Market-oriented service network design when demand is sensitive to congestion

Schön, Cornelia ; Saini, Pratibha

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Document Type: Article
Year of publication: 2018
The title of a journal, publication series: Transportation Science
Volume: 52
Issue number: 5
Page range: 1035-1296
Place of publication: Hanover, Md.
Publishing house: INFORMS
ISSN: 0041-1655 , 1526-5447
Publication language: English
Institution: Business School > ABWL u. Service Operations (Schön 2014-)
Subject: 650 Management
Keywords (English): Service Network Design , customer choice , M/G/1 queue , mixed-integer linear programming
Abstract: In this paper, we present a market-oriented service network design model in which the seller’s problem is to determine how many facilities to open, where to locate them, and which service capacities and service levels they should have to maximize overall profit. Our model explicitly considers the customers’ facility choice as a function of typical choice determinants, such as travel distance and congestion delays (which are endogenously impacted by the seller’s decisions) as well as other, exogenous factors such as price level and product variety. We relax the assumption adopted in many related works that the service provider has discretion as to the assignment of customers to facilities; instead, we allow customers to self-select based on their preferences for facility attributes according to an attraction-based choice model. Furthermore, we capture not only the effect of congestion on demand but also the reciprocal impacts of demand on congestion and service level by modeling each facility as an M/G/1 queue with service capacity as a decision variable. The resulting model represents a non-linear mixed-integer problem (MIP); however, we show that this problem can be linearized introducing several new continuous variables and constraints. To solve the linearized MIP to proven optimality or approximately, we develop an exact decomposition approach and heuristics. We report the performance testing of our approach with regard to run times and solution quality in an extensive computational experiment. A case study of the selection of locations for new convenience stores in Heidelberg, Germany illustrates the real-world applicability of the model using empirical market research data. An equivalent problem arises in a number of other applications, particularly in service shop industries such as restaurants and retailers. Surprisingly, profit maximization under customer-choice-driven behavior has rarely been considered as an objective in the related literature.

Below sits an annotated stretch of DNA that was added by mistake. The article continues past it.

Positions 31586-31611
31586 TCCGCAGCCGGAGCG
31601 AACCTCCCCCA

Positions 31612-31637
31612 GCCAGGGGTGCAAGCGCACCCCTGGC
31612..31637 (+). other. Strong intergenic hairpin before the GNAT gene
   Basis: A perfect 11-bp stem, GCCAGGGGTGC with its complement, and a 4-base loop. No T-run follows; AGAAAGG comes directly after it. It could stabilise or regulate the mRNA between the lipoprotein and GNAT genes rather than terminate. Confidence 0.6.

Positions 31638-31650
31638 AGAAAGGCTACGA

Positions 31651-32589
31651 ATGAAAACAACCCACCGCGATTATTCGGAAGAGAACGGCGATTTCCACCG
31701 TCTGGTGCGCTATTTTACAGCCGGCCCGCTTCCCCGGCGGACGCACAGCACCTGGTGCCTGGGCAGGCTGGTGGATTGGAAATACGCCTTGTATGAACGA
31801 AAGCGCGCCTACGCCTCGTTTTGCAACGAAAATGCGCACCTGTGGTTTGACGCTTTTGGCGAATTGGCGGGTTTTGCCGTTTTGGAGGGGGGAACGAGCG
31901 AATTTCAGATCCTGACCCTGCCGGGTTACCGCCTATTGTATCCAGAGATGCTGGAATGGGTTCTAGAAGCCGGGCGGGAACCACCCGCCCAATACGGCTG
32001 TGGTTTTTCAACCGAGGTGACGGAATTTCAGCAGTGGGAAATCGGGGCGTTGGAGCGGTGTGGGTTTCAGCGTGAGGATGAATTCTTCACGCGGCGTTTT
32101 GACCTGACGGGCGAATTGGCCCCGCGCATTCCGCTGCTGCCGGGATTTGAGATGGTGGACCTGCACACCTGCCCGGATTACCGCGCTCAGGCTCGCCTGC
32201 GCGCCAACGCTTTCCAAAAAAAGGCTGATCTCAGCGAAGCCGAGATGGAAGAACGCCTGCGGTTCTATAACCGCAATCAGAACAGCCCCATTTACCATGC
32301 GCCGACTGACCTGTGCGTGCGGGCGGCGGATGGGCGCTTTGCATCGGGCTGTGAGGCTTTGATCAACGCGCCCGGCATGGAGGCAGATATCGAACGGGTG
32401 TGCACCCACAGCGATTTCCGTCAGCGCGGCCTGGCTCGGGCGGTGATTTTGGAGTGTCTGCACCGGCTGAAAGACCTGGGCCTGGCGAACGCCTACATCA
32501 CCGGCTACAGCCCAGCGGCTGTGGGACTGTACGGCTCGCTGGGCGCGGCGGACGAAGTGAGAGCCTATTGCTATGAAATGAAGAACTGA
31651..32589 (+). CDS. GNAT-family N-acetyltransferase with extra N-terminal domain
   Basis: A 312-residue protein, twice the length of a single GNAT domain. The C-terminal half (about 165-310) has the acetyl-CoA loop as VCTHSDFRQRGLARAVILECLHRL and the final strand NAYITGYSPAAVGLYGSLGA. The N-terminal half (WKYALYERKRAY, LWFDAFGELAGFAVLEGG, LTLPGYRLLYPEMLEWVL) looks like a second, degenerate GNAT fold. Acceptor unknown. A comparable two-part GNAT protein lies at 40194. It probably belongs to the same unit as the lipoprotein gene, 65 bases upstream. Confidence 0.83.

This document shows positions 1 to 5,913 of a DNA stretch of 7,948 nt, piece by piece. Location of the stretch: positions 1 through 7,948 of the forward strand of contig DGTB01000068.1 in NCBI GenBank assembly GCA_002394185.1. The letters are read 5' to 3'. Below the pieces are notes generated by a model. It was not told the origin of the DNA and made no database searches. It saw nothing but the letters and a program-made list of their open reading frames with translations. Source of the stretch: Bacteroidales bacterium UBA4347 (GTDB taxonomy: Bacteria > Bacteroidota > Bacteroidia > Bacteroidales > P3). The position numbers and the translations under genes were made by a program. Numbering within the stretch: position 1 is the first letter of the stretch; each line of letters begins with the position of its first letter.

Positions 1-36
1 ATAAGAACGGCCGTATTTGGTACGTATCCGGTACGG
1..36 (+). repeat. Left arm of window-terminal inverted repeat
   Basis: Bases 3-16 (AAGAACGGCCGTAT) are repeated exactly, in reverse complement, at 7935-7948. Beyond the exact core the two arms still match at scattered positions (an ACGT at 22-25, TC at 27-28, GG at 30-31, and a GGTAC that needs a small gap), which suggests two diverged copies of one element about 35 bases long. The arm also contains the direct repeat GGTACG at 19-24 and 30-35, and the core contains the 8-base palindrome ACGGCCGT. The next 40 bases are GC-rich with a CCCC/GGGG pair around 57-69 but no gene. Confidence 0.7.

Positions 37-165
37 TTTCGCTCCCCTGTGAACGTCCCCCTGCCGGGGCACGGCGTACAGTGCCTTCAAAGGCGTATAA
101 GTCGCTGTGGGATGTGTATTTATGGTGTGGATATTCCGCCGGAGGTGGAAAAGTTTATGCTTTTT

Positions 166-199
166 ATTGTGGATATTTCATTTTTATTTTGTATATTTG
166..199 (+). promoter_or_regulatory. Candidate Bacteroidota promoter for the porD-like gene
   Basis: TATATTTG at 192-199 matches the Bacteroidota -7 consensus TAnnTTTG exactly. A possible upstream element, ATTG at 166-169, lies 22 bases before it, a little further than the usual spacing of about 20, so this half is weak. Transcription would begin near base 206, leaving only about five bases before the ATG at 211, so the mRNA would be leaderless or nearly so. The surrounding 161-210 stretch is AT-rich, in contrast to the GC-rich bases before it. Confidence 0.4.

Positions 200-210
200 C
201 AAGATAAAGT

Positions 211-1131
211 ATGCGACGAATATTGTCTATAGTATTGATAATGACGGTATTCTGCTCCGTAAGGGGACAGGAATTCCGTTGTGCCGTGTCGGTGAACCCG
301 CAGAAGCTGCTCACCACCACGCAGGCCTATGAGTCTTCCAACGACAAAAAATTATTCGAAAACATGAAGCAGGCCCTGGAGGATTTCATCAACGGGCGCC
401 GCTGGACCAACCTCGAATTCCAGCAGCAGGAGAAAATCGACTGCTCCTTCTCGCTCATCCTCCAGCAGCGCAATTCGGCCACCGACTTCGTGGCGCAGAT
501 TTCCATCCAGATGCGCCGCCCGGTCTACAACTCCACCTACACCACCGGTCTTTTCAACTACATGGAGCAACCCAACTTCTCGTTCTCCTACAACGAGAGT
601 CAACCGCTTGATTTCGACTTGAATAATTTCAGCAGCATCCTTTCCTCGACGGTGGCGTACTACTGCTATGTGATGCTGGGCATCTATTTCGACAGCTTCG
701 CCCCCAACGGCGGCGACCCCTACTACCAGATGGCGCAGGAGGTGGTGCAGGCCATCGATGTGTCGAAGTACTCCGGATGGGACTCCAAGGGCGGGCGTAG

Dieser Eintrag ist Teil der Universitätsbibliographie.

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